Donald Trump’s odds of beating Ron DeSantis in CPAC Straw poll release

Donald Trump has long been a Republican frontrunner, with the former president remaining popular among GOP voters.

And while Florida Governor Ron DeSantis has often been touted as the person most likely to challenge Trump for the 2024 GOP presidential nomination, a Conservative Political Action Conference (CPAC) straw poll suggests that Trump could have the advantage.

About 69% of attendees chose Trump when asked who they preferred as the Republican candidate for president in 2024, according to results reported on the CPAC state ahead of Trump’s speech on Saturday.

Florida Governor Ron DeSantis came second, with about 24%, and Texas Senator Ted Cruz came third with 2%.

However, DeSantis was the clear frontrunner in an area that doesn’t include Trump. CPAC’s poll found that 65% choose DeSantis if that were the case, with Donald Trump Jr. coming in second with 8% of the vote and Cruz in third place with 6%.

Ron DeSantis speaks with U.S. President Donald Trump during a campaign rally at Pensacola International Airport on November 3, 2018 in Pensacola, Florida.
Mark Wallheiser/Getty Images

Trump has consistently topped CPAC’s informal polls since leaving office.

The latest poll saw him widen his lead from February’s CPAC poll where Trump got 59% of the vote while DeSantis got 28%.

In a fictional CPAC poll conducted about a month after he left office, 55% of those polled said they would support Trump in a hypothetical 2024 primary, while 21% chose DeSantis.

However, other recent polls suggest DeSantis could beat Trump for the GOP nomination in 2024.

A survey by WDIV and Detroit News found that DeSantis trails Trump by about three points among likely Republican voters in Michigan. This survey found that Trump held a large lead among high school-educated voters, and DeSantis was ahead of college-educated voters.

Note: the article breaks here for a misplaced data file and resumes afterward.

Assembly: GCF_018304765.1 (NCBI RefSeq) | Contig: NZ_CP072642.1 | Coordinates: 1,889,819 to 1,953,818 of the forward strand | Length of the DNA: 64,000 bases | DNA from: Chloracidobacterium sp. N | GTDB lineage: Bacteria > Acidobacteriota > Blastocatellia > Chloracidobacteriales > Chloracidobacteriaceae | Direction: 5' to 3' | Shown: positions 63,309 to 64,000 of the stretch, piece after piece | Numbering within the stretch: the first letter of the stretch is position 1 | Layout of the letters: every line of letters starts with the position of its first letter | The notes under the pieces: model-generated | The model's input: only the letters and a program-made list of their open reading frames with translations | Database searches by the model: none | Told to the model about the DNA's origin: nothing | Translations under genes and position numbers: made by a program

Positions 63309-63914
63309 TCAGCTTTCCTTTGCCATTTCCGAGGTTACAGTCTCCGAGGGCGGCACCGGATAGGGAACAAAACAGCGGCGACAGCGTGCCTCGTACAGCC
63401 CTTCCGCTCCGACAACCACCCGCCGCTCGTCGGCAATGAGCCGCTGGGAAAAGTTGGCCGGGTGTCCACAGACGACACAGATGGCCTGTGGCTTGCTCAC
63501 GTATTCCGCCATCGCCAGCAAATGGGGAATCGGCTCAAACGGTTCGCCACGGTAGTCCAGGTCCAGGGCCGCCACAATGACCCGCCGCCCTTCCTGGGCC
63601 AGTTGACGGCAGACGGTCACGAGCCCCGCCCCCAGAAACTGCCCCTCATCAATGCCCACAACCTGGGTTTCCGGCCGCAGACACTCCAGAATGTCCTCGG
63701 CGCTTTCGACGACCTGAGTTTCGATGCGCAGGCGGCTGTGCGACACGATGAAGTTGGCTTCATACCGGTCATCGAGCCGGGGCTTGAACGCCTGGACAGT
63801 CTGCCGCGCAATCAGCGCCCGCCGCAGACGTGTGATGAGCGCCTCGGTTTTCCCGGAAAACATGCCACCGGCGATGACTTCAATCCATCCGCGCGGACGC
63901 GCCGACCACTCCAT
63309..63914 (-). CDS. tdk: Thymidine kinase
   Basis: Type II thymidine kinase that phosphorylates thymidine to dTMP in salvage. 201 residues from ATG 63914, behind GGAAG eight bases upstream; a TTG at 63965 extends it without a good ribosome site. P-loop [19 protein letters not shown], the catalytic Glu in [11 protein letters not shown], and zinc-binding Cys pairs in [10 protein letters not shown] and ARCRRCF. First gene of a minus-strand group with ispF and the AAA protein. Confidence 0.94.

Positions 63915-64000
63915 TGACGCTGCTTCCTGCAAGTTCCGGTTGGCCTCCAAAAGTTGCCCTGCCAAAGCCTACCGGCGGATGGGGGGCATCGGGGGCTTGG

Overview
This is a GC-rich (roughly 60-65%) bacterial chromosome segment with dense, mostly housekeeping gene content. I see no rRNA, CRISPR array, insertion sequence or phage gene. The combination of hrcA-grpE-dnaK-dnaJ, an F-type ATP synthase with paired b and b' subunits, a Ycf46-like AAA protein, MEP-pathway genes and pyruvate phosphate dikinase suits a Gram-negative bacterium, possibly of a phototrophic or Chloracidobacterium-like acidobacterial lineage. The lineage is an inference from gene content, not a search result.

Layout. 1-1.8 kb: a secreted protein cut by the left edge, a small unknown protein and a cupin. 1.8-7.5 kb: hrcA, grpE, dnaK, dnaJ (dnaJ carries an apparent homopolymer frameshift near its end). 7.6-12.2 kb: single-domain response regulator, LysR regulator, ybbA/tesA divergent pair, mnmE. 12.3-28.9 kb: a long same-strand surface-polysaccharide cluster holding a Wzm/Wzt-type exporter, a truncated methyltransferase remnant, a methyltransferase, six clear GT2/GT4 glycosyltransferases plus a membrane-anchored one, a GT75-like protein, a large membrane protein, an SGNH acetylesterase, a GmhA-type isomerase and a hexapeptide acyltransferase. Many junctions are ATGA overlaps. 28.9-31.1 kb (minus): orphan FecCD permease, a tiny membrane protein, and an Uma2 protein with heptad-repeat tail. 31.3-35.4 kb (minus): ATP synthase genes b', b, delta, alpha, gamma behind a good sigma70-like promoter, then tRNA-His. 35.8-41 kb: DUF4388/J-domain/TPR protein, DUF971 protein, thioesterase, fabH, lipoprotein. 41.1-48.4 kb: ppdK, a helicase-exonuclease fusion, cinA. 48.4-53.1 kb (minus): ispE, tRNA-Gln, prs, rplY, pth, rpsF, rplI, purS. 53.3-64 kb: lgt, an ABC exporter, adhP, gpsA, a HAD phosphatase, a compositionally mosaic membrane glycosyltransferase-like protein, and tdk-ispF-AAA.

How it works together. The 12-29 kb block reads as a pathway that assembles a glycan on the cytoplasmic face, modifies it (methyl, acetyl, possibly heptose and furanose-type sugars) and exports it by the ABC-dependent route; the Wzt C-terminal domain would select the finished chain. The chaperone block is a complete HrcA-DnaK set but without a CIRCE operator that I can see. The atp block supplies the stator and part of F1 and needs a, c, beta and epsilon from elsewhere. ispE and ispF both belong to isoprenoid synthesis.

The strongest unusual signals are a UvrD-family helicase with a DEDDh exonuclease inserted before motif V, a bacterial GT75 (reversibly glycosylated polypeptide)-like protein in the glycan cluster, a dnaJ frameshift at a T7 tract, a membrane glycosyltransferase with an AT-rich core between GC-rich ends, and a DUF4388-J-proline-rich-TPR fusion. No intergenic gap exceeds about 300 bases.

Meanwhile, a recent survey by Blueprint Polling found more Florida Republicans backing DeSantis as their party’s nominee over Trump.

And a survey by The New York Times/Siena College suggested that Trump’s grip on the party base had begun to weaken, with less than half (49%) of GOP voters backing him as their preferred choice.

Trump has long teased running for a second term in 2024.

And he said New York Review last month that he debated whether to announce his run before or after the November midterms. “Do I go before or after? It will be my big decision,” he said.

Meanwhile, there’s no doubt DeSantis is positioning himself to run for the White House, Newsweek reported earlier this year.

“On the Republican Party circuit, whether in DC or in the suburbs, DeSantis is the first name that comes up when people start talking about 2024,” said Jim Dornan, a veteran GOP strategist who worked on the committee. Trump’s exploratory campaign in 2015 and is advising Republican candidates in Oregon, Maryland and California this year.

Newsweek reached out to Trump’s spokeswoman and DeSantis’ publicist for comment.


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